André Charles Boulle (Boule)
cabinet maker (menuisier), maker of inlaid work (ébéniste), and collector; b. 1642; d. 1732.
The earliest known Boulle was one Pierre, tourneur et menuisier du roi, who was lodged at the Galerie du Louvre in 1619. André Charles himself was the son of one Jean Boulle, marchand ébéniste, also established in the Galerie du, Louvre. André received a broad artistic education, and entered his father's business. May 20, 1672, he also was admitted to lodgings in the Louvre. (The privilege accorded to certain eminent artists of lodging in the palace of the Louvre at the expense of the king originated with letters patent of Henry IV, dated December 22, 1608.) The name of André Charles Boulle first appears in the royal accounts in 1669. After 1672 he was employed on important work at Versailles, of which records are found in the numerous inventories of the period. The designs for his work were frequently furnished by Jean Bérain, and sometimes by Charles Lebrun. Of his creations, the most celebrated at the time were the decoration and furniture of the superb apartments of the Grand Dauphin, son of Louis XIV, at Versailles, finished in 1683. These pieces were dispersed soon after, and have disappeared. He was assisted and succeeded by his four sons, Jean Philippe, Pierre Benoît, Charles André, and Charles Joseph.

Johann Bernhard Fischer von Erlach
architect; b. July 20, 1656; d. April 5, 1723.
Fischer von Erlach was a contemporary of Andrea Pozzo, and was educated in Rome. Returning to Vienna, he began the Schloss Schönbrunn, the construction of which was interrupted by the death of the Emperor Joseph I, and built the church of S. Carlo Borromeo (begun 1715), the Peterskirche, the palace of the Prince Eugen, now Finanzministerium (1703), the Trautson palace (1720-1730), the Hofbibliothek (1722- 1726), all in Vienna, the Kollegienkirche in Salzburg (1696-1707), the Kurfürsten Kapelle in the cathedral of Breslau, Germany (1722- 1727), the Clam-Gallus palace in Prague, Bohemia (1707-1712), and other buildings. He published Entwürfe historischer Baukunst (l vol., folio, 1725).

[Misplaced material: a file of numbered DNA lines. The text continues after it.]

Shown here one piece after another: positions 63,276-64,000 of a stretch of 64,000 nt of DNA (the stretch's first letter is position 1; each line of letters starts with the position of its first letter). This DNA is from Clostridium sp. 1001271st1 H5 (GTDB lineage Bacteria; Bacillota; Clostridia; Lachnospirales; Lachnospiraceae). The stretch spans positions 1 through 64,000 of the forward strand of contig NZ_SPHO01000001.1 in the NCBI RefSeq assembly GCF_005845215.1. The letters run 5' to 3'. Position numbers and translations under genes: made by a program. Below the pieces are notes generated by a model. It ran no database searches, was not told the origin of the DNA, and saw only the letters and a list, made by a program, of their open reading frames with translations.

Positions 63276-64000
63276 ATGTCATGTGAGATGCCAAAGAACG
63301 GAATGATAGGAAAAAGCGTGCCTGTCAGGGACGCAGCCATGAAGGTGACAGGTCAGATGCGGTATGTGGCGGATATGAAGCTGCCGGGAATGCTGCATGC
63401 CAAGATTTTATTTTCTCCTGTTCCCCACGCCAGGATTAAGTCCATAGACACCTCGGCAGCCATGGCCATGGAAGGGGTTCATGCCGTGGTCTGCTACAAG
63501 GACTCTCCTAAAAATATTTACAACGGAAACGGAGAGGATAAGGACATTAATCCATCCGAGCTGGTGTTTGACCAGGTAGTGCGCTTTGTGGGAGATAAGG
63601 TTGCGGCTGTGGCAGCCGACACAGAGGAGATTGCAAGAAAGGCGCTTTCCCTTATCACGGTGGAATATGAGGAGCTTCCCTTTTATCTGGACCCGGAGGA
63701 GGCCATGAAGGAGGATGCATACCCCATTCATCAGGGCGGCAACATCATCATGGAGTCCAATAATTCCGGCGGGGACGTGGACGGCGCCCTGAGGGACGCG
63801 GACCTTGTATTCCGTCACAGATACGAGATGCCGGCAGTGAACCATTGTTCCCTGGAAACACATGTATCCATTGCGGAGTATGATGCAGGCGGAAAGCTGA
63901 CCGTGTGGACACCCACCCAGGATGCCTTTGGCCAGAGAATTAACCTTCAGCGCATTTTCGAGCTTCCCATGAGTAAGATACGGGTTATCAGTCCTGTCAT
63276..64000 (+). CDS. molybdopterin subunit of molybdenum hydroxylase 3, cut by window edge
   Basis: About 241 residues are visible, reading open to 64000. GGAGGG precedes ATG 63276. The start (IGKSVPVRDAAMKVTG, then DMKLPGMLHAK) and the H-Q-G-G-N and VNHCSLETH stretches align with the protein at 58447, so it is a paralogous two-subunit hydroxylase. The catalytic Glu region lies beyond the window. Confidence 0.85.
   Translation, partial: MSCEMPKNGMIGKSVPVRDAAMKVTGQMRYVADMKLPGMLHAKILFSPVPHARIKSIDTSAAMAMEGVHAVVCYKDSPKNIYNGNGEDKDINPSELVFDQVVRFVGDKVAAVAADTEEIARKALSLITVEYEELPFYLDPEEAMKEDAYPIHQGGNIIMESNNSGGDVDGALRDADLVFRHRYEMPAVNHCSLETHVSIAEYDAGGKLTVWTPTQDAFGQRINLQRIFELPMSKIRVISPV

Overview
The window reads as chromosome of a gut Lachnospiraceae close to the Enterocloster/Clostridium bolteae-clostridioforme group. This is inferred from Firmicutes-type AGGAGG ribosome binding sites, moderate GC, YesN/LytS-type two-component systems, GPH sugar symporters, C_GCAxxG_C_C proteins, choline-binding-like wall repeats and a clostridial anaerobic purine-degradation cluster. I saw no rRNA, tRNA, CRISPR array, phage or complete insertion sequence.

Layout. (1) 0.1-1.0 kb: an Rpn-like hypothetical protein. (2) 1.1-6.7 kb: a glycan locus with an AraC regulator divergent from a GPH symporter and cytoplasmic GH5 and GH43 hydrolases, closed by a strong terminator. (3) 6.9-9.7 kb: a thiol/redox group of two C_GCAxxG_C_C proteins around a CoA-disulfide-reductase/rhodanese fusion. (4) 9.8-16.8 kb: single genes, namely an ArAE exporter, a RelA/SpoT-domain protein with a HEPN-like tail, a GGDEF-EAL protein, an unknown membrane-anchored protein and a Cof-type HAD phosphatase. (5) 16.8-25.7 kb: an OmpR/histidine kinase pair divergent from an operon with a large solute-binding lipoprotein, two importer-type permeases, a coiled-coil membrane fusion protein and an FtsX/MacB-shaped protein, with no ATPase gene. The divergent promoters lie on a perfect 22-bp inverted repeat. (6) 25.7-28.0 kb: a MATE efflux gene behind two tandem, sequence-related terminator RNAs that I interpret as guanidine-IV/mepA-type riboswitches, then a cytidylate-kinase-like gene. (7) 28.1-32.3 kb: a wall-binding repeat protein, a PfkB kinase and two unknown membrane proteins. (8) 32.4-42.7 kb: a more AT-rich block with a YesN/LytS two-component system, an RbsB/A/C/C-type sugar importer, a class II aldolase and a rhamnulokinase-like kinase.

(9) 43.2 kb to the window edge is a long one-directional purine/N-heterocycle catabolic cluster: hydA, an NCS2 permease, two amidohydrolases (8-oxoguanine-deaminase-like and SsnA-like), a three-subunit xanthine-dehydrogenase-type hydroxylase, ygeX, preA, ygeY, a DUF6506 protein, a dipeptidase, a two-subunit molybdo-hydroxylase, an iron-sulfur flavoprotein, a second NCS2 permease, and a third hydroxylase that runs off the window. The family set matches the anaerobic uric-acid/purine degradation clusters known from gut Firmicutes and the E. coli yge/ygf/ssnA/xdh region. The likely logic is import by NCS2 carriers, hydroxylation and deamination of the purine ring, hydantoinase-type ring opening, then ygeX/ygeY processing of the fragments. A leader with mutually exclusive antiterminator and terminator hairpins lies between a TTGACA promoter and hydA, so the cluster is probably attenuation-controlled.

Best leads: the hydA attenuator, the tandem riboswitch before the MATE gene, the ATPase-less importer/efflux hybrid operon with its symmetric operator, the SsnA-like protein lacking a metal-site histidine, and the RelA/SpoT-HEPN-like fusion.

Jules Hardouin-Mansart
architect; b. April 16, 1646 (at Paris); d. May 11, 1708 (at Marly).
Jules Hanlouin was the son of Raphael Hardouin, peintre ordinaire du roi and Marie Gauthier, a niece of François Mansart. He added his grand-uncle's name to his own and was known as Hardouin-Mansart, frequently signing himself Mansart. He studied architecture with Francois Mansart and Libéral Bruant. While assisting Bruant in the construction of the Hôtel de Vendôme, Paris, he was presented to the king, Louis XIV, who requested him in 1672 to design the chateau of Clagny for Madame de Montespan. In 1674 he was commissioned to enlarge the new chateau of Saint-Germain-en-Laye (finished under Henri IV; but destroyed in 1776). October 22, 1675, Hardouin-Mansart was appointed architecte du roi and later contrôleur général des bâtiments du roi. In 1675 he was admitted to the Académie de l'Architecture. His name appears for the first time in the accounts of the palace of Versailles, February 26, 1677. He was occupied with that building during the remainder of his life. At this palace he built between 1679 and 1681 the great southern wing. He finished in 1684 the Grande Galerie, overlooking the park in the central pavilion, and the garden façade of the central pavilion. Between 1684 and 1688 he built the great northern wing, thus completing the entire length of 580 metres. He built the grand stairway, and in 1698 began the beautiful Orangerie. The chapel of the château was begun in 1696, but was not finished until 1710 (after Mansart's death) by Robert de Cotte. In 1683 he commenced the château of Marly. In 1685 he approved the plans of François Romain for the Pont Royal (see Gabriel, Jacques, II). In 1686, he was appointed premier architecte du roi, and in the following year sold the office of contrôleur général des bâtiments du roi to his grand-nephew, Jacques Jules Gabriel. In 1688 Mansart built the two wings of the Grand Trianon in the Park at Versailles, which were afterward connected with a colonnade by Robert de Cotte. He continued the work of Libéral Bruant at the Hôtel des Invalides, building the portal of the church in 1693. He designed the dome, which was well under way when he died, but was not finished until 1735. Mansart was assisted in his work by Robert de Cotte, who succeeded him as premier architecte in 1708, by Charles Daviler, and by Cailleteau called L'Assurance (see Cailleteau).




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